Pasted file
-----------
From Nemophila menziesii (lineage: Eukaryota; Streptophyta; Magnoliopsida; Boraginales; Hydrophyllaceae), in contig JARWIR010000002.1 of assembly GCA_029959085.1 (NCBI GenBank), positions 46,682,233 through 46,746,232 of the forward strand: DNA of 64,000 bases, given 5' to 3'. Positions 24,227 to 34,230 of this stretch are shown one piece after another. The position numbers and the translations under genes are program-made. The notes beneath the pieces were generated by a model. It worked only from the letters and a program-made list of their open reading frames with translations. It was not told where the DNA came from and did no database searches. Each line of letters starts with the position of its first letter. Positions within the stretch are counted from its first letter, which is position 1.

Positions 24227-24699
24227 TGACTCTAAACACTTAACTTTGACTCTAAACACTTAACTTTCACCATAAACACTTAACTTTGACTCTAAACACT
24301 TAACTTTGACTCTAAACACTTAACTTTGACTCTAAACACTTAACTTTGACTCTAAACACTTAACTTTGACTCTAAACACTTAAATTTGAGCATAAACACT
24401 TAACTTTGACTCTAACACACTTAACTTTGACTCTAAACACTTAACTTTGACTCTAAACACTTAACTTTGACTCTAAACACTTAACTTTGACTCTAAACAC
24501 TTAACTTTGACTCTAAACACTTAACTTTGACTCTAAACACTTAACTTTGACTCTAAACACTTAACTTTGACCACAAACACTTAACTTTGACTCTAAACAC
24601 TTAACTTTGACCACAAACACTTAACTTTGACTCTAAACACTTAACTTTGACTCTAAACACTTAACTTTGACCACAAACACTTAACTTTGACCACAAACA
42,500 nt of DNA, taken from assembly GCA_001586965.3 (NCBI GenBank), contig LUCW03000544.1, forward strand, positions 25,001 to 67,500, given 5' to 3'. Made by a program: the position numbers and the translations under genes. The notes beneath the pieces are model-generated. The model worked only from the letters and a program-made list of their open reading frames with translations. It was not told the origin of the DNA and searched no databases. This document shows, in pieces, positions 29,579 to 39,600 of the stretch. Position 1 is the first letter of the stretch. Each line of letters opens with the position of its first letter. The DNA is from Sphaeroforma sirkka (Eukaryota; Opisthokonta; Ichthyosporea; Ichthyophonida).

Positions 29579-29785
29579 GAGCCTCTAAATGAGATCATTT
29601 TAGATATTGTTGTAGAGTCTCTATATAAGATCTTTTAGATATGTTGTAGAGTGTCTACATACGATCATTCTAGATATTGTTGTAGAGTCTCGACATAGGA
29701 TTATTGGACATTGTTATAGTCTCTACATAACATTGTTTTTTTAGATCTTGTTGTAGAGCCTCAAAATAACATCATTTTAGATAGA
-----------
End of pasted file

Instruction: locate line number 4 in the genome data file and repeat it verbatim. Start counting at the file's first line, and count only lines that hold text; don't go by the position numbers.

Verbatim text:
24301 TAACTTTGACTCTAAACACTTAACTTTGACTCTAAACACTTAACTTTGACTCTAAACACTTAACTTTGACTCTAAACACTTAAATTTGAGCATAAACACT